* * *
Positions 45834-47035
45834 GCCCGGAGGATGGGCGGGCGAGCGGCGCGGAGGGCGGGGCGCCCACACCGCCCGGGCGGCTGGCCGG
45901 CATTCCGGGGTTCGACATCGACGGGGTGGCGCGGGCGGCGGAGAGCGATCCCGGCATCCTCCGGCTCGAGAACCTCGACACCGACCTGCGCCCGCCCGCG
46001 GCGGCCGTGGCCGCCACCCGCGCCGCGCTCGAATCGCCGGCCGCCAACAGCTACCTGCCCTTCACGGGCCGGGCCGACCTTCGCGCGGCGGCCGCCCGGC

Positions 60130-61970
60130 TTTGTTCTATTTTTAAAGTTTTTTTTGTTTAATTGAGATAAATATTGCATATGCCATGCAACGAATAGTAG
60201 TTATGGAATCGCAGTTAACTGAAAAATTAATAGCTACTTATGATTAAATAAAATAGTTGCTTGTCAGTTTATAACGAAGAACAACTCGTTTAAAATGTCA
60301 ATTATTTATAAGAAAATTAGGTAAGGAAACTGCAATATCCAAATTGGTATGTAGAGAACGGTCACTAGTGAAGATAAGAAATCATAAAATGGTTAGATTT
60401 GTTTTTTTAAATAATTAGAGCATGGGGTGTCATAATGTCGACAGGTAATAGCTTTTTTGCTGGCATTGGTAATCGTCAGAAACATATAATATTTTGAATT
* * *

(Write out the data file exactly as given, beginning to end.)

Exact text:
Positions 45834-47035
45834 GCCCGGAGGATGGGCGGGCGAGCGGCGCGGAGGGCGGGGCGCCCACACCGCCCGGGCGGCTGGCCGG
45901 CATTCCGGGGTTCGACATCGACGGGGTGGCGCGGGCGGCGGAGAGCGATCCCGGCATCCTCCGGCTCGAGAACCTCGACACCGACCTGCGCCCGCCCGCG
46001 GCGGCCGTGGCCGCCACCCGCGCCGCGCTCGAATCGCCGGCCGCCAACAGCTACCTGCCCTTCACGGGCCGGGCCGACCTTCGCGCGGCGGCCGCCCGGC

Positions 60130-61970
60130 TTTGTTCTATTTTTAAAGTTTTTTTTGTTTAATTGAGATAAATATTGCATATGCCATGCAACGAATAGTAG
60201 TTATGGAATCGCAGTTAACTGAAAAATTAATAGCTACTTATGATTAAATAAAATAGTTGCTTGTCAGTTTATAACGAAGAACAACTCGTTTAAAATGTCA
60301 ATTATTTATAAGAAAATTAGGTAAGGAAACTGCAATATCCAAATTGGTATGTAGAGAACGGTCACTAGTGAAGATAAGAAATCATAAAATGGTTAGATTT
60401 GTTTTTTTAAATAATTAGAGCATGGGGTGTCATAATGTCGACAGGTAATAGCTTTTTTGCTGGCATTGGTAATCGTCAGAAACATATAATATTTTGAATT